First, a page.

Josh: I think as far as similarities, there’s going to be a number of them – they’re still going to have to understand their own interests and skill sets to be able to convey that to a company. The experienced professional is going to have considerably more backgrounds, skills, and ability to demonstrate what they’ve done than an entry-level candidate would. This is what we focus a lot [on] when we talk to students, it’s about getting internships and getting that related experience so that you have direct examples of what it is that you’re trying to convey to an employer.

Shane: Tip number 2: Know yourself. Know the skills you have and own them. Whether your new to the job market, or a seasoned veteran, you have to know your skillset and convey that to the organization. And part of that is building out your resume in a way that shows tangible results. Josh explains.

Josh: A lot of times, what you’ll see with [resumes and even] experienced [ones] is they’ve got key results/accomplishments that are embedded in them - that’s a way of saying they’ve done these things at the particular position, but here are the three to five things that really impacted the organization. Being able to speak to those effectively, convey that to the company, and selling your abilities is going to be critical.

 Shane: So for example, I helped generate the company an additional $200,000 in revenue through service sales in Quarter 1 of 2017 – or I help implement lean strategy that saved the organization $2 million in wasted manpower. Those are powerful. They stick. And that’s what leaves an impact. Next Tip: Research, research, research. Here are some ways to research the organization you’ve applied for.

Josh: As far as strategies, I think the most important thing is researching as much information as you can get [from] the company and the position beforehand. The job description itself will give you some of it, but [you should utilize] resources like the company website, of course, and another one is Glassdoor. Glassdoor.com is an excellent resource because people go on there and put things the company might not necessarily want you to know – the good, bad, and the ugly, if you will – about the organization, their culture, and even their interview process - a lot of information can be gleaned from Glassdoor.com. Of course, there’s a variety of different resources, like LinkedIn and other things you can do to go through to prepare and understand the organization and position as much as you can. Utilizing those resources to help prepare yourself is key.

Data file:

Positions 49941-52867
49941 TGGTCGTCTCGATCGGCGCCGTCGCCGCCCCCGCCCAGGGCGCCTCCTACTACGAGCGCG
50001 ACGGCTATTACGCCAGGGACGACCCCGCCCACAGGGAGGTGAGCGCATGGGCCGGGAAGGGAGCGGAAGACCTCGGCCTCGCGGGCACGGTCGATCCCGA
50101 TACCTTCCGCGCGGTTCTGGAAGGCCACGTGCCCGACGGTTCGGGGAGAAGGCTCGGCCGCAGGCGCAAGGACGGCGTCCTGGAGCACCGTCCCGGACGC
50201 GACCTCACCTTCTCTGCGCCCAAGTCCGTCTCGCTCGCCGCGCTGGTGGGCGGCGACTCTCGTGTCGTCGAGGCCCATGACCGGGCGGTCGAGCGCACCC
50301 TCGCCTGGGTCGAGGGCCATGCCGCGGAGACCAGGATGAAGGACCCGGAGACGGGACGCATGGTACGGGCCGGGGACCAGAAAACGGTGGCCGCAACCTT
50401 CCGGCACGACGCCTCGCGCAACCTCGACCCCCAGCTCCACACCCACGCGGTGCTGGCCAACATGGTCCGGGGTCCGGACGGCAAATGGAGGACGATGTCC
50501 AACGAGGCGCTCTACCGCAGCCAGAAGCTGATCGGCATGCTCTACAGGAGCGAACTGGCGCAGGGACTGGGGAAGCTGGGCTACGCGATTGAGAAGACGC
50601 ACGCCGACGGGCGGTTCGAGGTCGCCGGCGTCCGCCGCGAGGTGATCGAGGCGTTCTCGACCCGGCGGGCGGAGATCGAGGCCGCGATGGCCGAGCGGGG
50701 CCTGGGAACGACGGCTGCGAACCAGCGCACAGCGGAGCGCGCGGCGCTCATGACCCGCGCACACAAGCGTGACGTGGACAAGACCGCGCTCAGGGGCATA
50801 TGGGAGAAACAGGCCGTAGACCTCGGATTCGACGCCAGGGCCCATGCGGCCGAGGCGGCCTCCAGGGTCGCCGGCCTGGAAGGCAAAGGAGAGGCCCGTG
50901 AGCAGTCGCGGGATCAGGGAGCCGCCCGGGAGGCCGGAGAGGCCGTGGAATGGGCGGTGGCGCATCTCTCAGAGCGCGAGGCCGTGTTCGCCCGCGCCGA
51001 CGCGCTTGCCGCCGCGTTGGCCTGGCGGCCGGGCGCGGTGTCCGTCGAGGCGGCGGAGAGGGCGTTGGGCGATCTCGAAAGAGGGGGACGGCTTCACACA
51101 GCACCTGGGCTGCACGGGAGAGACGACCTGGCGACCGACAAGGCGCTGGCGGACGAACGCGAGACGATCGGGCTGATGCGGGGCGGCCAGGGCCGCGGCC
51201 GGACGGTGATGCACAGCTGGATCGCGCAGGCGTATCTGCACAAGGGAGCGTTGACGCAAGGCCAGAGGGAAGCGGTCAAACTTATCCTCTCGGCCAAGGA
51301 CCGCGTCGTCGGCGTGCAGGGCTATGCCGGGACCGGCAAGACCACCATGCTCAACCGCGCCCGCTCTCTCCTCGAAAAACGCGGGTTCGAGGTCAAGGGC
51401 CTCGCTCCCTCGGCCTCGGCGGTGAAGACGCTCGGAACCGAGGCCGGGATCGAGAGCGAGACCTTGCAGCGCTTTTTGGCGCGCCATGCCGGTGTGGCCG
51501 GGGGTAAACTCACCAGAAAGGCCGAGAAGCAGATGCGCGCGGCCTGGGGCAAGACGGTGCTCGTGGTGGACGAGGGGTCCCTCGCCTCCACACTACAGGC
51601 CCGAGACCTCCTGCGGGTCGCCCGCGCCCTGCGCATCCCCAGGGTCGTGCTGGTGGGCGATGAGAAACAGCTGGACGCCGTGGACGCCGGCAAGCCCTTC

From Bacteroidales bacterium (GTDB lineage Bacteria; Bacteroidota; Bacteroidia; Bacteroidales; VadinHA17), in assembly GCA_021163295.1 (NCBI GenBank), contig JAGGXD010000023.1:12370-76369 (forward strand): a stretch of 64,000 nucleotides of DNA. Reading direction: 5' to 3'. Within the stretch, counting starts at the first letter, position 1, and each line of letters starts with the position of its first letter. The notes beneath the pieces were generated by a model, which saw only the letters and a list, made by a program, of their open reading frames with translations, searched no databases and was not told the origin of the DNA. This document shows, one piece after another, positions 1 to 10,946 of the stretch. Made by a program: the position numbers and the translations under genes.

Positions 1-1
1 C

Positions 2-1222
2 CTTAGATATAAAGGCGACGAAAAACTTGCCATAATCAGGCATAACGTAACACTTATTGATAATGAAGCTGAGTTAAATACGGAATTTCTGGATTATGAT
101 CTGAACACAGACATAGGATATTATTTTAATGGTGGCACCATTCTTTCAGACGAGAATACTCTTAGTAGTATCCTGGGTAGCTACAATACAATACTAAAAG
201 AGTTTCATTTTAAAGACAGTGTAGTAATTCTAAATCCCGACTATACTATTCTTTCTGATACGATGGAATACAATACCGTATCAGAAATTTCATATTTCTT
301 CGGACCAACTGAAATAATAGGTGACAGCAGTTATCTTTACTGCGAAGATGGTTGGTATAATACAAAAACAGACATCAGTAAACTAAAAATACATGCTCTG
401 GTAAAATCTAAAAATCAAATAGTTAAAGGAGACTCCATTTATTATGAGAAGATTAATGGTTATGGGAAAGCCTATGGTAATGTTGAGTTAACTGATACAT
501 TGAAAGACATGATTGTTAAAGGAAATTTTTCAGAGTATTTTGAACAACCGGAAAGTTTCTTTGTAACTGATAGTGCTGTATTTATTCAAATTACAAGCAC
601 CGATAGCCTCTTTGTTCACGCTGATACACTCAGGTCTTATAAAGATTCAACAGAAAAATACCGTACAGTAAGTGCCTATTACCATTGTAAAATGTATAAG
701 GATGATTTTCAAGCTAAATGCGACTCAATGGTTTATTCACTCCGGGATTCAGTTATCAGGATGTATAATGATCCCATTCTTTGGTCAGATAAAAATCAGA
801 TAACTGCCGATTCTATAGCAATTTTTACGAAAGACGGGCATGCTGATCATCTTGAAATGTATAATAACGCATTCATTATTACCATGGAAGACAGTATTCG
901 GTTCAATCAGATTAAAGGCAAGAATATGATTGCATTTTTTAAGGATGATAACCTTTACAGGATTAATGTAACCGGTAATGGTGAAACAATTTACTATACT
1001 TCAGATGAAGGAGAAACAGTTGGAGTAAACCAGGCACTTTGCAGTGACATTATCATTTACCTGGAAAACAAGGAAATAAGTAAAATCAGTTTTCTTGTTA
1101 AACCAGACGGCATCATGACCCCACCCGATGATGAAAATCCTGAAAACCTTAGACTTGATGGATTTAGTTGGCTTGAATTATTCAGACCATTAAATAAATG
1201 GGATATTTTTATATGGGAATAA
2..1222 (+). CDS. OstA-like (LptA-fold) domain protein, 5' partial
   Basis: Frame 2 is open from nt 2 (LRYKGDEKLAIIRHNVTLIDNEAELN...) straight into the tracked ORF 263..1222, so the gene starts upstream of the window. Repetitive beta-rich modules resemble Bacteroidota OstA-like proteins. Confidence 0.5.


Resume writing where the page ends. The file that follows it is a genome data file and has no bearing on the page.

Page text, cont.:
Shane: And the final tip – follow up after the interview. Josh says handwritten letters can be very powerful because let’s face it, most people are do everything digitally now. So if you can get a handwritten letter to the right person, this can be very powerful in your follow up. Just thank them for their time, and if there’s anything you wish you would have mentioned during the interview that you didn’t, that’s a great time for that as well.

(ROI Music)

Shane: Closing Comments